Small town cinemas across North Queensland are shutting up shop, crippled by the COVID-19 pandemic, film distribution deals and the online streaming boom.
In Ingham, an hour and a half north of Townsville, the town’s only picture theatre has screened its last movie after decades of operation.
Manager Germaine Sheahan said the announcement came as a “shock”.
“We knew things were starting to go badly and I had it in the back of my head, but just never wanted to hear that,” she said.
The Australian box office made more than $400 million in 2020 – a dramatic revenue drop of more than 67 per cent.
Despite a loyal following, the Ingham Picture Theatre could not recover from COVID-19.
“When cinemas did open up, it was very, very slow to get our customer base back, because they were used to not coming to the cinema anymore,” Ms Sheahan said.
“Movies weren’t coming out as regularly, the big blockbusters … that’s when we really struggled.”
The cinema was the only movie theatre between Townsville and Babinda, meaning local customers will now have to travel long distances visit the nearest big screen.
“It’s a big loss for a small town,” Ms Sheahan said.
A ‘conga line’ of closures
The fate of the Ingham cinema is a sign of a growing trend.
In the North Queensland town of Charters Towers, the council has made the decision to only screen movies on school holidays.
“We’re finding that there’s a lot of weeks, months, between the major holiday events where it’s nearly dead empty,” Mayor Frank Beveridge said.
Cr Beveridge said streaming services like Netflix had eaten away at the demand for small-town cinemas.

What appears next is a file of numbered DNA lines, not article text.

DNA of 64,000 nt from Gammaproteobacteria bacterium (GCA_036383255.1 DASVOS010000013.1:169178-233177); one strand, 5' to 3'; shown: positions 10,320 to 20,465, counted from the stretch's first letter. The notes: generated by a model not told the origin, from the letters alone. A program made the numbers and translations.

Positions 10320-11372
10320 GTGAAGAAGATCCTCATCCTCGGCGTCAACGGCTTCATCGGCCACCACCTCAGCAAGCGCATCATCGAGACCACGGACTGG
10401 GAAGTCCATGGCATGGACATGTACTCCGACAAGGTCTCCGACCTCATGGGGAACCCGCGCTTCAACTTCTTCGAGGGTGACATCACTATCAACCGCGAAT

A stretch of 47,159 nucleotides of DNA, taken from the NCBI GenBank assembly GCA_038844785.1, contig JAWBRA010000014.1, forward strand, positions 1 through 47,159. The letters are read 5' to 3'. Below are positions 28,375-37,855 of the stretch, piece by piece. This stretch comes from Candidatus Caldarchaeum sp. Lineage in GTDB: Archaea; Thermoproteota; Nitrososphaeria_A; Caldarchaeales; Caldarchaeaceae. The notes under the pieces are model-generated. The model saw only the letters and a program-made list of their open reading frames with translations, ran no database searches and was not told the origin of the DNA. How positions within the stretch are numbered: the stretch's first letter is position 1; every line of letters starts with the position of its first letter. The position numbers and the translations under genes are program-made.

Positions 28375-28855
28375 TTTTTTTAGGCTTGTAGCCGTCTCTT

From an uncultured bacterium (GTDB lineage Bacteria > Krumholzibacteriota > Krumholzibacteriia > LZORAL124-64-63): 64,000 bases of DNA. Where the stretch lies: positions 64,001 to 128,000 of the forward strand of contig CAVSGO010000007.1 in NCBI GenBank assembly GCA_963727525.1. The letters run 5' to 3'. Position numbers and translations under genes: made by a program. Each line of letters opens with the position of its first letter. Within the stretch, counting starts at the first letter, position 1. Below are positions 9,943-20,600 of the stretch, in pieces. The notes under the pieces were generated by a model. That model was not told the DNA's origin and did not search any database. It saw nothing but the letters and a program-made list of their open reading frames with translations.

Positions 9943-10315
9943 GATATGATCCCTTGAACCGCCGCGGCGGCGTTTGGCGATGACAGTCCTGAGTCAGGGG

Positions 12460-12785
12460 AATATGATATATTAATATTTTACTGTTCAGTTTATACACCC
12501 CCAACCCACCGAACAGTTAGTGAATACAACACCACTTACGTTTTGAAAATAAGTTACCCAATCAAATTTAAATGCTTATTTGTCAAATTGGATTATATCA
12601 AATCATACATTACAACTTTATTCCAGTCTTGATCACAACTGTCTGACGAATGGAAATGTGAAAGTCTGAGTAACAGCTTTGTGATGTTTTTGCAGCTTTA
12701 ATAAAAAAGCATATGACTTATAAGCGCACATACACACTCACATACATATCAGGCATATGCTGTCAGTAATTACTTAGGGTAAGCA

“I think you’ll find there’s been a conga line of theatres closing down across regional Queensland,” he said.
‘Losing money hand over fist’
The Ingham Picture Theatre has been operated by Ingham Disability Support Services since 2013.
Chief executive Elizabeth Sutton said the non-profit organisation had been losing an average of $70,000 a year keeping the cinema afloat.
“The year of 2020 was horrendous,” Ms Sutton said.
She said minimum guarantees, where film distribution companies demand a flat fee regardless of ticket sales, had taken a huge toll.
The small cinema was also required to screen new releases several times a day.
“We’re paying $300 for a week and sometimes only getting four people to come and see a movie,” Ms Sutton said.
“You’re losing money hand over fist and you can’t keep doing that.
“If there was a lot more flexibility in terms of when production houses allowed us to show or how much they charged, we would end up probably breaking even or making some sort of profit.”
Can cinemas be saved?
Tess Van Hemert from the Queensland University of Technology’s Digital Media Research Centre said the cinema industry was already showing signs of distress before COVID-19.
She has been investigating how movie theatres can survive in a post-pandemic digital age, where streaming services have made the market more competitive.
“The cinemas that tend to be the most successful at retaining their audience have a very clear, distinct identity and a very strong connection with their local community,” Dr Van Hemert said.
“They often have very strong connection with their audience through social media and they’re very strategic about the films that they’re programming.”
In Ingham, the Hinchinbrook Shire Council is exploring sustainable ways to revive the big screen.
Options like Friday and Saturday night screenings and school holiday programming are on the table.
Ms Sutton said young people and seniors would be hit the hardest by the closure.
“It’s just one of those things that you’re not going to have in your childhood anymore and I think it’s really sad,” she said.
“You can’t see Fast and Furious on your TV at home — it doesn’t work, it’s not the same.”